Brain buildingBy John Pastor • Published: January 19th, 2010
Category: Health in a Heartbeat
Whether it involves work, school, kids, relationships or leisure time, people have become quite practiced at juggling.
But if you want to get some real brain exercise, try the real thing.
Scientists at the University of Oxford have found juggling… we’re talking about keeping three or more objects moving through the air… strengthens the connections between different parts of the brain.
And the best part about it? You don’t have to be all that good.
Scientists say even bad juggling appears to make physical changes in the brain’s white matter, which is where communication circuits called axons reside.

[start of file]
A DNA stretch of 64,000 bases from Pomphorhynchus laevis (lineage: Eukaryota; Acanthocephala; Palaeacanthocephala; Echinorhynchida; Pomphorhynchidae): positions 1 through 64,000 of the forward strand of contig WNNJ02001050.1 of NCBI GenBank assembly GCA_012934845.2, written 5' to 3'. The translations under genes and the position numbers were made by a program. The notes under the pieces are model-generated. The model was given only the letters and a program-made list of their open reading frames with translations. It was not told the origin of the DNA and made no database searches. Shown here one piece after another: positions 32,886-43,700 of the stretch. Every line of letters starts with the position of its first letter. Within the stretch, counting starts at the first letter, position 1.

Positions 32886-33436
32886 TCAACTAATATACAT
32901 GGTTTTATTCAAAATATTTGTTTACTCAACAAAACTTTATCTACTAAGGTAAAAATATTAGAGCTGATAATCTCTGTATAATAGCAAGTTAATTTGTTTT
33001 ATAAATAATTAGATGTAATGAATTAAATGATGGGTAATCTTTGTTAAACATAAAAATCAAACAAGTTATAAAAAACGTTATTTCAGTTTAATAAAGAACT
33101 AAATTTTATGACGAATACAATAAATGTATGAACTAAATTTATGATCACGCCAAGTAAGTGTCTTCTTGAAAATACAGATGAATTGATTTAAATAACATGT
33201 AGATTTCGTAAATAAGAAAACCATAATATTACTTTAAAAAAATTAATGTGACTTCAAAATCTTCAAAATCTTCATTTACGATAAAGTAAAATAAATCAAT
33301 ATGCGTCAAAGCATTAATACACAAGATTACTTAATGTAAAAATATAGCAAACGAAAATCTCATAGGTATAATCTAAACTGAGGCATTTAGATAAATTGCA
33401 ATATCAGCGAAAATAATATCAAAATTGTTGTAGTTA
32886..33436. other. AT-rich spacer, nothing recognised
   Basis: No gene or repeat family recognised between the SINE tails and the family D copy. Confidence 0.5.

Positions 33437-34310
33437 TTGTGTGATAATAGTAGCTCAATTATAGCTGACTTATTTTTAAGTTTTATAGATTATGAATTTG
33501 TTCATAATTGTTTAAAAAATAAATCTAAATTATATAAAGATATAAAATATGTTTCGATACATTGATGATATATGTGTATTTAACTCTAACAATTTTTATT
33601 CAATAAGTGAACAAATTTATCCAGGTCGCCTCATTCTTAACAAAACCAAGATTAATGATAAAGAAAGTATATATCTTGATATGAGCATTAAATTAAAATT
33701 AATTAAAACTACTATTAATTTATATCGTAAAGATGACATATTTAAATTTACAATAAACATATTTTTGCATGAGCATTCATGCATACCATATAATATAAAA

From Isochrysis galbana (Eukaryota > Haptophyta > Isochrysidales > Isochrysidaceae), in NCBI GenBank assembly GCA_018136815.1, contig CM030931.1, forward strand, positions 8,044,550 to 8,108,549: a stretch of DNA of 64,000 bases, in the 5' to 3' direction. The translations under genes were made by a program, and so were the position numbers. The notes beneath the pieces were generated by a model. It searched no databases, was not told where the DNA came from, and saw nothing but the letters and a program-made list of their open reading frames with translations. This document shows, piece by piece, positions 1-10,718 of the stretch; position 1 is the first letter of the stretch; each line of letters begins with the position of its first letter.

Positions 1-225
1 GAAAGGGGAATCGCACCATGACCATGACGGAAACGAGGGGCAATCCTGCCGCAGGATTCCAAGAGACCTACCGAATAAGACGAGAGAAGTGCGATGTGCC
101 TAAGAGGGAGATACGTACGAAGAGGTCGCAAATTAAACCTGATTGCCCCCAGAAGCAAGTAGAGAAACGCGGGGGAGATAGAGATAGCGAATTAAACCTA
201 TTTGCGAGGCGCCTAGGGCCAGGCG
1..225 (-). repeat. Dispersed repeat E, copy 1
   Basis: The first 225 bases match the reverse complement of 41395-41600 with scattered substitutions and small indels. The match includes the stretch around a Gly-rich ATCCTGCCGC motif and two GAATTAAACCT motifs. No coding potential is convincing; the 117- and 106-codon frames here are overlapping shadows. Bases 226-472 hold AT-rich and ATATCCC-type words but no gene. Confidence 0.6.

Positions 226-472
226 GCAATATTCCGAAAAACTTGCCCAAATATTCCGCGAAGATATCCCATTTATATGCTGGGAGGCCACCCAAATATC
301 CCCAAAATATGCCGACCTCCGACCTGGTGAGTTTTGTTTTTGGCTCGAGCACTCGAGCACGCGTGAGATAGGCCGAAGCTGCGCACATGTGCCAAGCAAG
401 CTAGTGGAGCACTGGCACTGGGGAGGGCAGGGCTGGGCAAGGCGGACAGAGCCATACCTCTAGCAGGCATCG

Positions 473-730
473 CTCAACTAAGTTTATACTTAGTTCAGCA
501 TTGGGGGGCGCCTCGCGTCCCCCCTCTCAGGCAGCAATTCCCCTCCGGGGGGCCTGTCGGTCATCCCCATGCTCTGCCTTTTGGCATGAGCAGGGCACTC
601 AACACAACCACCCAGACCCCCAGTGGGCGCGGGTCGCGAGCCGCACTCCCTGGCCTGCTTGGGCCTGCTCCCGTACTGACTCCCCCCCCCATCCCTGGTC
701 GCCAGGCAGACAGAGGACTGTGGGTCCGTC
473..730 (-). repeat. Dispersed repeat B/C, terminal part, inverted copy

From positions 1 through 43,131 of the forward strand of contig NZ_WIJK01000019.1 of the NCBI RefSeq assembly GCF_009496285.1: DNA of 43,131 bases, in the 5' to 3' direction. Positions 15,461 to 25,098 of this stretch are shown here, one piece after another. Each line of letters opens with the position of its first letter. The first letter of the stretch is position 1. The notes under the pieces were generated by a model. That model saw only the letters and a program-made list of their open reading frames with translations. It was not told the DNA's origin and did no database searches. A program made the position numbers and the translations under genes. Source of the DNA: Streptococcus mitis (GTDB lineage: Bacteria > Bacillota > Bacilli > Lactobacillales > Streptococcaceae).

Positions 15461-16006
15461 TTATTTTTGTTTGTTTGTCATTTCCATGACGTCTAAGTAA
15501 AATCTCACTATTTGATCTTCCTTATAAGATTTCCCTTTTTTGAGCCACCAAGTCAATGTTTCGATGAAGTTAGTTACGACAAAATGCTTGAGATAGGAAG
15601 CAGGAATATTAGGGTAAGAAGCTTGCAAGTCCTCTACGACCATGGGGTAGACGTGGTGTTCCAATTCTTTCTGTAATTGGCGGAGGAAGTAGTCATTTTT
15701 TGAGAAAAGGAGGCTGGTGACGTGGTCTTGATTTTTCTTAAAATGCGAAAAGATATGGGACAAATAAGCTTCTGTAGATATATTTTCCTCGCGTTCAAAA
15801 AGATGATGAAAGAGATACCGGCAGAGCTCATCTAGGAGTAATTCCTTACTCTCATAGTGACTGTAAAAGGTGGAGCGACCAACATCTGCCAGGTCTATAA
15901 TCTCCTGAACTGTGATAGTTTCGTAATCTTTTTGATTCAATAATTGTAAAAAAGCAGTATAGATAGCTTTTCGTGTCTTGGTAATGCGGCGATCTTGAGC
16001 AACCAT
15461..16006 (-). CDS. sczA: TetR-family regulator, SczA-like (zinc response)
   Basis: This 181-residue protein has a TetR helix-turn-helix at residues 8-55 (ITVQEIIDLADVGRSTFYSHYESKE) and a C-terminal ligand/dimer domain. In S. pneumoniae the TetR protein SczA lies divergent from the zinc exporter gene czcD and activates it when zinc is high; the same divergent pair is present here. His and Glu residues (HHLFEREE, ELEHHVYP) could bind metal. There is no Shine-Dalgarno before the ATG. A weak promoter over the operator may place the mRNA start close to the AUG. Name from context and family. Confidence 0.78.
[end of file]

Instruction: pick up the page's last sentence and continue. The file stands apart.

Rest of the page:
The researchers gave twenty-four young men and women a juggling kit… three pairs of rolled up socks work, too… and had them practice for a half hour a day for six weeks.
Brain scans from the beginning and end of the six weeks showed the jugglers actually amassed white matter in a part of the brain involved in connecting vision and movement.
No such transformation took place in the brains of twenty-four non-jugglers.
Even better for the jugglers, the researchers discovered that the new brain matter stayed put even after they quit juggling. That might explain why once people learn a skill… riding a bike is the tried and true example… they may get rusty, but they never completely forget.
Further study of how juggling alters the brain could lead to insight into the prevention of brain diseases or even the discovery of drugs that could help people recover lost neural abilities.
If you want to do your own research, just remember to remove all the breakables from the room.